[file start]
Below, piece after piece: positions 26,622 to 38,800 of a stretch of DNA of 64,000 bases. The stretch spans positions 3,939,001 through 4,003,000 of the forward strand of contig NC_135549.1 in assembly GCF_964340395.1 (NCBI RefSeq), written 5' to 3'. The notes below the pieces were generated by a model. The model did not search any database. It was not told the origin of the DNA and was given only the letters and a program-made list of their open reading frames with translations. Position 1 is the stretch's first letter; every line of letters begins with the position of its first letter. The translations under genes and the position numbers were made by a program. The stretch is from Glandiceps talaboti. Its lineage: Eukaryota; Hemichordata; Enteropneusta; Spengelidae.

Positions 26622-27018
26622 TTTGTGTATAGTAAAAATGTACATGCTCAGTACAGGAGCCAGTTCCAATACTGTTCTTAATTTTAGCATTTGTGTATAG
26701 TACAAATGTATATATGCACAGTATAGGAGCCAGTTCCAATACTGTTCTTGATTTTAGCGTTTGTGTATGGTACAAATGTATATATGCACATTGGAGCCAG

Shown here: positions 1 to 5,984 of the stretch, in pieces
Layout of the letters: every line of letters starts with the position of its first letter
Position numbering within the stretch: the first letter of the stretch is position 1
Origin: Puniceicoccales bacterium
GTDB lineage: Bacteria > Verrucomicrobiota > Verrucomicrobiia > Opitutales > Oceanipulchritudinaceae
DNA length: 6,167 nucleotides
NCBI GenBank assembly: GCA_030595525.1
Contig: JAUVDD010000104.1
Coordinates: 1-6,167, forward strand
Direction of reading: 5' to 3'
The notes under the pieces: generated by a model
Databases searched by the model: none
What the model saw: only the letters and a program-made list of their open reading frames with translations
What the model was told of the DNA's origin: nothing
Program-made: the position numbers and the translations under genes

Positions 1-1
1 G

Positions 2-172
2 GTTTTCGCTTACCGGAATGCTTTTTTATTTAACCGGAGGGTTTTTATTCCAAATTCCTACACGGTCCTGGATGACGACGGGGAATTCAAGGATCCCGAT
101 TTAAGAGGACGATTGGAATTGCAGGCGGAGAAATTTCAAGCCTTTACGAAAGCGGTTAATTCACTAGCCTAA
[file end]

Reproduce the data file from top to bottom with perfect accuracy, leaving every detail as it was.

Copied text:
Below, piece after piece: positions 26,622 to 38,800 of a stretch of DNA of 64,000 bases. The stretch spans positions 3,939,001 through 4,003,000 of the forward strand of contig NC_135549.1 in assembly GCF_964340395.1 (NCBI RefSeq), written 5' to 3'. The notes below the pieces were generated by a model. The model did not search any database. It was not told the origin of the DNA and was given only the letters and a program-made list of their open reading frames with translations. Position 1 is the stretch's first letter; every line of letters begins with the position of its first letter. The translations under genes and the position numbers were made by a program. The stretch is from Glandiceps talaboti. Its lineage: Eukaryota; Hemichordata; Enteropneusta; Spengelidae.

Positions 26622-27018
26622 TTTGTGTATAGTAAAAATGTACATGCTCAGTACAGGAGCCAGTTCCAATACTGTTCTTAATTTTAGCATTTGTGTATAG
26701 TACAAATGTATATATGCACAGTATAGGAGCCAGTTCCAATACTGTTCTTGATTTTAGCGTTTGTGTATGGTACAAATGTATATATGCACATTGGAGCCAG

Shown here: positions 1 to 5,984 of the stretch, in pieces
Layout of the letters: every line of letters starts with the position of its first letter
Position numbering within the stretch: the first letter of the stretch is position 1
Origin: Puniceicoccales bacterium
GTDB lineage: Bacteria > Verrucomicrobiota > Verrucomicrobiia > Opitutales > Oceanipulchritudinaceae
DNA length: 6,167 nucleotides
NCBI GenBank assembly: GCA_030595525.1
Contig: JAUVDD010000104.1
Coordinates: 1-6,167, forward strand
Direction of reading: 5' to 3'
The notes under the pieces: generated by a model
Databases searched by the model: none
What the model saw: only the letters and a program-made list of their open reading frames with translations
What the model was told of the DNA's origin: nothing
Program-made: the position numbers and the translations under genes

Positions 1-1
1 G

Positions 2-172
2 GTTTTCGCTTACCGGAATGCTTTTTTATTTAACCGGAGGGTTTTTATTCCAAATTCCTACACGGTCCTGGATGACGACGGGGAATTCAAGGATCCCGAT
101 TTAAGAGGACGATTGGAATTGCAGGCGGAGAAATTTCAAGCCTTTACGAAAGCGGTTAATTCACTAGCCTAA